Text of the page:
Feb. 14, 2002
CONTACT: Ward Mullens

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When Edan Kutella was barely 24 hours old, her parents heard two terms that would become lifelong companions, Rubinstein-Taybi Syndrome and Music Therapy. A geneticist used Rubinstein-Taybi Syndrome to explain the Down Syndrome-like condition affecting Edan, and told them Edan would be very sociable, be drawn to water and learn best through music therapy.

"All I could think was, 'You don't know my daughter, and what she'll be like in the years ahead,' but the words music therapy stuck," says Edan's mother, Trina Kutella.

Within the first hour of Edan's first music therapy consultation with a music therapist from Eastern Michigan University, the Kutellas saw Edan "begin to emerge," said Kutella. "More than any other medium, music bridges the gap between Edan's world and our world."

Today, many parents with special needs babies are learning how music therapy can help their children thanks to music therapy professor Michael G. McGuire, his staff and hundreds of practicing alumni. In the middle of a year-long celebration of the program's 25th anniversary, McGuire stops to reflect on the success of the program: "Every music therapist has stories like the Kutellas to share. It's a gratifying field."

Contact: Michael G. McGuire, director, music therapy
Phone: 734.487.0292, Email:
Hours Available: 11 a.m. to noon, M-TH


"We save lives and property," said EMU's Carl Ojala, professor of geography. Over the years, Ojala has trained more than 300 weather spotters through the free, severe weather 2002 SKYWARN Spotter Training courses in Washtenaw County. The first course this year is
scheduled March 6 at Saline Middle School, Saline, Mich.

Ojala trains participants in severe weather identification and reporting procedures. Upon course completion, participants are issued identification codes that qualify them to be weather spotters in Washtenaw County. They report any severe weather conditions in the area such as tornados, hail, lightning, or flash floods.

"Radar only identifies conditions under which it's possible for a tornado to develop," said Ojala. "Spotters are the eyes or ground troops for radar people. These people know what they're talking about."

Contact: Carl Ojala, EMU professor of geography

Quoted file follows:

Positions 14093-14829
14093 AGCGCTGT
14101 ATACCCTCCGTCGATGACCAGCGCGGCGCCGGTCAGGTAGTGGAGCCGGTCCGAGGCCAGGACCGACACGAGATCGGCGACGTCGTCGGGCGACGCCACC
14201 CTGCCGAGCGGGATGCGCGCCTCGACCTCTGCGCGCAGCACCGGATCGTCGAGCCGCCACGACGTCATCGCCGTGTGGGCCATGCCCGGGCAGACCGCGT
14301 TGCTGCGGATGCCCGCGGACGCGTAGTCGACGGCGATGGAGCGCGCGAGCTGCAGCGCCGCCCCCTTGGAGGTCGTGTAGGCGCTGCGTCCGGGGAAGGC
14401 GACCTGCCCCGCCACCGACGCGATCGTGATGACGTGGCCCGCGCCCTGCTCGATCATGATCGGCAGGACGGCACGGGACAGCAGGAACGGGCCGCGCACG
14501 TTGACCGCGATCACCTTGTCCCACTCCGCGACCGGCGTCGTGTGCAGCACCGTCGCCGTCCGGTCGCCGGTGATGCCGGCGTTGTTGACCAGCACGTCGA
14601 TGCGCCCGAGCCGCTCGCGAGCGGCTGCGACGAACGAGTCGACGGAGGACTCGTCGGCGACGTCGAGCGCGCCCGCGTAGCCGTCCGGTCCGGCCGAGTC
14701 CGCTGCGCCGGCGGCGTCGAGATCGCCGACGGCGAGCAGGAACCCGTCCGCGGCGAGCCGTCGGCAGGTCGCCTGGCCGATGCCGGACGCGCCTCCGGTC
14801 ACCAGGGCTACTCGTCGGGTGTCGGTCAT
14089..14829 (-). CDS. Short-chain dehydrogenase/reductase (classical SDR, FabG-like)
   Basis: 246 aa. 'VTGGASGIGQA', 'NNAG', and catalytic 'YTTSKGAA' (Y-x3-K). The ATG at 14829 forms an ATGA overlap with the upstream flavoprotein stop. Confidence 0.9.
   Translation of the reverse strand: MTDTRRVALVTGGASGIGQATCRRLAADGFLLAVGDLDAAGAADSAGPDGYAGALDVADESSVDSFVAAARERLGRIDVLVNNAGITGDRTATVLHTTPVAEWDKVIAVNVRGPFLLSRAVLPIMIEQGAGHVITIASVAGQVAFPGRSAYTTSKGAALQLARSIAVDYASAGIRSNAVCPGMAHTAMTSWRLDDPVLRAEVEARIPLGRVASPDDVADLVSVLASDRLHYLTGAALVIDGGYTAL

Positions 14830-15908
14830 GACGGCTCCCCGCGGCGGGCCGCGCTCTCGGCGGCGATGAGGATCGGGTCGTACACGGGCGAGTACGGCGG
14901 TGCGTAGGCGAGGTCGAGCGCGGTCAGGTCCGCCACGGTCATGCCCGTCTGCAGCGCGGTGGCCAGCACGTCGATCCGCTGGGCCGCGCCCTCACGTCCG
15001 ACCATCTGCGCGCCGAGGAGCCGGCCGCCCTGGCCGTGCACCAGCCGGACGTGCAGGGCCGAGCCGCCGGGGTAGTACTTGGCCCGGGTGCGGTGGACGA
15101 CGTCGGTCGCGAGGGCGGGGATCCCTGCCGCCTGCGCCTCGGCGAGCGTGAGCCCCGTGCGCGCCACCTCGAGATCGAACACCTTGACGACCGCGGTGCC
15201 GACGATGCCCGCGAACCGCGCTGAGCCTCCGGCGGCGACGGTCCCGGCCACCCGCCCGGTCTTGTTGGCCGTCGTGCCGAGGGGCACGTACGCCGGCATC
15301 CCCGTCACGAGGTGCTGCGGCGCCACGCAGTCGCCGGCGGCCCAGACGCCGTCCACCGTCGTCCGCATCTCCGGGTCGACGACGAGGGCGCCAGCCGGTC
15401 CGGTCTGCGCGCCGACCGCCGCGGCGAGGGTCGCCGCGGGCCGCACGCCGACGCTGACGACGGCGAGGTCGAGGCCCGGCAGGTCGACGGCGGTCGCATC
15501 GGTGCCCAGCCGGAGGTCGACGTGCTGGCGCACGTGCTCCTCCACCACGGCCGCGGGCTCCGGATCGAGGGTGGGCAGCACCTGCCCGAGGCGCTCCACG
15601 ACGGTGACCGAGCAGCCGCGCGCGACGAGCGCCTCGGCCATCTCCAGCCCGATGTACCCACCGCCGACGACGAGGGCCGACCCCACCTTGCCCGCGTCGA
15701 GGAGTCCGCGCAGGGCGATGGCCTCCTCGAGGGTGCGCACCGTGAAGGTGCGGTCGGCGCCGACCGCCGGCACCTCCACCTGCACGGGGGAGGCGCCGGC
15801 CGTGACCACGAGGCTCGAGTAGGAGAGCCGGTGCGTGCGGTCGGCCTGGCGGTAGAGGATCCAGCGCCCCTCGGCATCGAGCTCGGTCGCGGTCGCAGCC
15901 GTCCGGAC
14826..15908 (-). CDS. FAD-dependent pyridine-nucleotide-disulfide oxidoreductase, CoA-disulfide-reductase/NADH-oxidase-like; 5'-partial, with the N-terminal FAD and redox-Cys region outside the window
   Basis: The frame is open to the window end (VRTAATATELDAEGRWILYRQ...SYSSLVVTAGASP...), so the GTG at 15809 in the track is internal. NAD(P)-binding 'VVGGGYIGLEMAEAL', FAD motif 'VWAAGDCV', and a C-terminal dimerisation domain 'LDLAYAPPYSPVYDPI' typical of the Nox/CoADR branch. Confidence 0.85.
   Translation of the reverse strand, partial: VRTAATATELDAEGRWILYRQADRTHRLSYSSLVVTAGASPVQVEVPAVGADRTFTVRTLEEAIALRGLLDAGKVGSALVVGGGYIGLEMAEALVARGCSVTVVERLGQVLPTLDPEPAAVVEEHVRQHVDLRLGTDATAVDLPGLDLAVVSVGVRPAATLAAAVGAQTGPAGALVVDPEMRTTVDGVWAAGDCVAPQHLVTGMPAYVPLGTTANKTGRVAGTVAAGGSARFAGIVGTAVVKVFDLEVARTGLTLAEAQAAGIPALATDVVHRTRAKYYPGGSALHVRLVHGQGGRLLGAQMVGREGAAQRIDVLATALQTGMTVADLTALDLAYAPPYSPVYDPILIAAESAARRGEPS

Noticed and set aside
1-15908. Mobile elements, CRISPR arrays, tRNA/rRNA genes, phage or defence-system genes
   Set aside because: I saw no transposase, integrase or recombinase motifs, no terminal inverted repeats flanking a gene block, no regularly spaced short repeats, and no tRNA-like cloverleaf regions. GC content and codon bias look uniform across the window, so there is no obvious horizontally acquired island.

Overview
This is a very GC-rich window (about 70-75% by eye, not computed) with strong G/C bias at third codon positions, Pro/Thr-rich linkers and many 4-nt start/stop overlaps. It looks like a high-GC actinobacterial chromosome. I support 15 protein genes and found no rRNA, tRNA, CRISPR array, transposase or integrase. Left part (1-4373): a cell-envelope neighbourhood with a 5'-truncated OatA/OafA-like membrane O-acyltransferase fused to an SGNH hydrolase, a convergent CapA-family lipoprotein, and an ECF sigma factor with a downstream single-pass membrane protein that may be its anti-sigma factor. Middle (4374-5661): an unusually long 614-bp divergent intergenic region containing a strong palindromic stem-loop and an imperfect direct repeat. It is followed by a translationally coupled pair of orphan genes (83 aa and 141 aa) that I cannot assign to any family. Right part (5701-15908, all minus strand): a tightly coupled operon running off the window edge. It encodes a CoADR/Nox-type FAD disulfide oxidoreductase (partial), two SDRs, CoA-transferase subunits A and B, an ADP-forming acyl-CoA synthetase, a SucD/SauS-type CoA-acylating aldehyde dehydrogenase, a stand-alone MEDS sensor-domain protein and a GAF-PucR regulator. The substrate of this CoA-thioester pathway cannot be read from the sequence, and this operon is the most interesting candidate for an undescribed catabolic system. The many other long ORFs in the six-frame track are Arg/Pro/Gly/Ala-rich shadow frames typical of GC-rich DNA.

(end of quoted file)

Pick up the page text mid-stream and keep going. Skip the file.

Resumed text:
Phone: 734.487.7586 (office),
Hours Available: 8 a.m. to 5 p.m., M-F


"He was a great intellect, didn't ask for money and avoided preaching a Catholic dogma,"
said Mary Ann Watson, EMU's professor of telecommunications and film. In the 1950s, Bishop
Fulton J. Sheen gained a wide following through appearances on his television program,  'Life is
Worth Living.'

It was low-key, moderate in its doctrine and based on human-interest topics, such as
parenthood and honesty, which appealed to many people, she explained.

This year marks the 50th anniversary of Bishop Sheen…s television debut. Watson said his impact was so widespread that EMU…s Michigan Professor of the Year, Bernard O…Connor, was inspired to become a priest; and actor Martin Sheen, a devote Catholic, personally asked the bishop…s permission to adopt the Sheen name.

Watson, who chairs the Editorial Board of Television Quarterly, the official journal of the National Academy of Television Arts and Sciences, has researched the impact of Bishop Sheen…s television career and has written a history of television,  Defining Visions: Television and the American Experience Since 1945.À

Contact: Mary Ann Watson, professor of telecommunications and film
Phone: 734.487.0064 (office), 734.665.9417 (home)
Hours Available: 10 a.m. to 1 p.m. MWF (office)
5 p.m. to 9 p.m. M-F (home)


Tremors, rigidity, slow movements, balance and gait disturbances are symptoms of Parkinson's disease. EMU's Shel Levine, assistant professor of clinical exercise physiology and coordinator of the exercise science program, said exercise can tone muscles and help prevent the disease from getting worse.

"Many people with Parkinson's disease complain they don't have the strength to get out of a chair," said Levine.  "These exercises are important to improving their quality of life."

The disease, which affects more than one million Americans, is a chronic progressive degeneration of nerve cells that produce dopamine, a chemical that helps the brain control movement and balance.

Levine has master's degrees in health administration and exercise physiology. His bachelor's degree is in pharmacology and he is certified by the American College of Sports Medicine as a preventive and rehabilitative exercise specialist.

Contact: Shel Levine, assistant professor of clinical exercise physiology and coordinator of the exercise science program
Phone: 734.487.7120, ext. 2713
Hours Available: 9 a.m. to noon, M, W

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